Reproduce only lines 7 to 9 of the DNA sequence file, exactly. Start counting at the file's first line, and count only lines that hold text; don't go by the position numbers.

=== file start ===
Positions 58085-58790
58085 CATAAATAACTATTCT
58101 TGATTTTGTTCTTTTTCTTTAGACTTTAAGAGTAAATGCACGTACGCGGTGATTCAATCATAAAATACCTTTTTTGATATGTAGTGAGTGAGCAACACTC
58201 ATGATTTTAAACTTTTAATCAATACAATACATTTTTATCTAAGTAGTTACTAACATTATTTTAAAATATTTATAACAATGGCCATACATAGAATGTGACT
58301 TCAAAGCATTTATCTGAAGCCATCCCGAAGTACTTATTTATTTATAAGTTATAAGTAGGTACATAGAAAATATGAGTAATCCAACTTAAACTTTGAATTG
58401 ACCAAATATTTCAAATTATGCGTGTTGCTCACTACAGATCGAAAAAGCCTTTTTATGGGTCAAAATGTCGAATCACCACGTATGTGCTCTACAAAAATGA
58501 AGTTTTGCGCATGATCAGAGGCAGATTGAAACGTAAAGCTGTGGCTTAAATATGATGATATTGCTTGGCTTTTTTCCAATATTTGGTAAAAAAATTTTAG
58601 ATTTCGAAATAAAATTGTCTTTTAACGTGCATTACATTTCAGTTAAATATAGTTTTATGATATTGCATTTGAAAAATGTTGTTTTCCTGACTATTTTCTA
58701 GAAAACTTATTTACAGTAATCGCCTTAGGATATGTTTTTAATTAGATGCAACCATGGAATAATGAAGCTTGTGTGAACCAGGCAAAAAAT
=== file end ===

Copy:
58501 AGTTTTGCGCATGATCAGAGGCAGATTGAAACGTAAAGCTGTGGCTTAAATATGATGATATTGCTTGGCTTTTTTCCAATATTTGGTAAAAAAATTTTAG
58601 ATTTCGAAATAAAATTGTCTTTTAACGTGCATTACATTTCAGTTAAATATAGTTTTATGATATTGCATTTGAAAAATGTTGTTTTCCTGACTATTTTCTA
58701 GAAAACTTATTTACAGTAATCGCCTTAGGATATGTTTTTAATTAGATGCAACCATGGAATAATGAAGCTTGTGTGAACCAGGCAAAAAAT